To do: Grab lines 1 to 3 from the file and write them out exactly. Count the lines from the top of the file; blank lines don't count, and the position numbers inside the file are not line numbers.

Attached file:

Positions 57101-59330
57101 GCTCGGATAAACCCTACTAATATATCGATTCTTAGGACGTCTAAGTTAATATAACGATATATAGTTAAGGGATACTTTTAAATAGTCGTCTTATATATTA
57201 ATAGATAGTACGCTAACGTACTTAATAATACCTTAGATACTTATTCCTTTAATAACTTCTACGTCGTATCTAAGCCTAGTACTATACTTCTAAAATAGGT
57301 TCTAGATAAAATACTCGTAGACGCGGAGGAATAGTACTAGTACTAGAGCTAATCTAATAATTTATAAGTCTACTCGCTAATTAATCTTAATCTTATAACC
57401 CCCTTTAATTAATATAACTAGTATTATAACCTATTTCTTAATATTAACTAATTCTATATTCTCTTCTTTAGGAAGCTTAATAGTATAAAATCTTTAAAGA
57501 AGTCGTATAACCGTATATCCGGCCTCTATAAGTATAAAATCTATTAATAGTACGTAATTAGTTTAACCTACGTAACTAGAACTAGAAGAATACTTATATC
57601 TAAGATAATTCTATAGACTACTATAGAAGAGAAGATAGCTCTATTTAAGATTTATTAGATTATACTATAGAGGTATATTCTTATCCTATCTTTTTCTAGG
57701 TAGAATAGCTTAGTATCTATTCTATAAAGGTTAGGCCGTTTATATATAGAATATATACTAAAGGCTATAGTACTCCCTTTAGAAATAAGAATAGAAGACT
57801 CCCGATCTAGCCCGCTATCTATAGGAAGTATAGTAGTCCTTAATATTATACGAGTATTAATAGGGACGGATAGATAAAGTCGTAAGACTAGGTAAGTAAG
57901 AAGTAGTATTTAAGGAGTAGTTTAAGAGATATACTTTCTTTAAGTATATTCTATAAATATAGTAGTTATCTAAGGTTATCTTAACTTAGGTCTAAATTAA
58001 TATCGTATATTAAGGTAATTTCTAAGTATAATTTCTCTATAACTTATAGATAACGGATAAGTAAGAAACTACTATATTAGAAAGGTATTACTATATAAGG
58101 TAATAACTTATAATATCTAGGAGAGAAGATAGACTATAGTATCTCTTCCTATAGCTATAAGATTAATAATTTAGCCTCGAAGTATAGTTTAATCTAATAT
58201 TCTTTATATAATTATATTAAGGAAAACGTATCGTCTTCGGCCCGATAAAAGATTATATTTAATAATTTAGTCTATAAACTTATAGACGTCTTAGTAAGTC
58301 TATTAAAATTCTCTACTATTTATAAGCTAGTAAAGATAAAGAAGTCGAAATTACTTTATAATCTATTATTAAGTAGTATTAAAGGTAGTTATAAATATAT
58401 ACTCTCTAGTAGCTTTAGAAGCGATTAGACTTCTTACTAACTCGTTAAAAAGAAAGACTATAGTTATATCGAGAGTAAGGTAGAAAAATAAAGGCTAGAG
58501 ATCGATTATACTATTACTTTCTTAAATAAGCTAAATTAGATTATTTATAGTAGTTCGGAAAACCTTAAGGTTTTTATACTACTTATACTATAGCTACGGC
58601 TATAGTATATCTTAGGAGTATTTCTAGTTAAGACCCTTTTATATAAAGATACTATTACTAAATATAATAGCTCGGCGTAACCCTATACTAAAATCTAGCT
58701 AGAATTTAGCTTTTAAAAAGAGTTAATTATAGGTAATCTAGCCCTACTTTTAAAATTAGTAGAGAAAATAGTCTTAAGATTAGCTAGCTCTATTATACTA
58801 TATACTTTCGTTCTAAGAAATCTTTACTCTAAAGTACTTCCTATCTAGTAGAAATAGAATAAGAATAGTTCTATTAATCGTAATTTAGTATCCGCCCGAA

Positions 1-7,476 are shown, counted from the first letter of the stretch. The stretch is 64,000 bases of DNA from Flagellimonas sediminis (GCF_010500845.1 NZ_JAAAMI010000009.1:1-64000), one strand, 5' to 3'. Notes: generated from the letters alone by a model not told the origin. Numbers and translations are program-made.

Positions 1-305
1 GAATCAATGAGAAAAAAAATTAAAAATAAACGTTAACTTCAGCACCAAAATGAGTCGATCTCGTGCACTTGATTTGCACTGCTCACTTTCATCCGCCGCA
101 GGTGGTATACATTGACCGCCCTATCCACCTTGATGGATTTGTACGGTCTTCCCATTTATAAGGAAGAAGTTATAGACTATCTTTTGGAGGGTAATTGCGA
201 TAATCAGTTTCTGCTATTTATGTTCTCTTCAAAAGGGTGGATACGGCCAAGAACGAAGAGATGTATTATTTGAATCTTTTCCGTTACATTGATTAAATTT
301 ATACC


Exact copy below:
Positions 57101-59330
57101 GCTCGGATAAACCCTACTAATATATCGATTCTTAGGACGTCTAAGTTAATATAACGATATATAGTTAAGGGATACTTTTAAATAGTCGTCTTATATATTA
57201 ATAGATAGTACGCTAACGTACTTAATAATACCTTAGATACTTATTCCTTTAATAACTTCTACGTCGTATCTAAGCCTAGTACTATACTTCTAAAATAGGT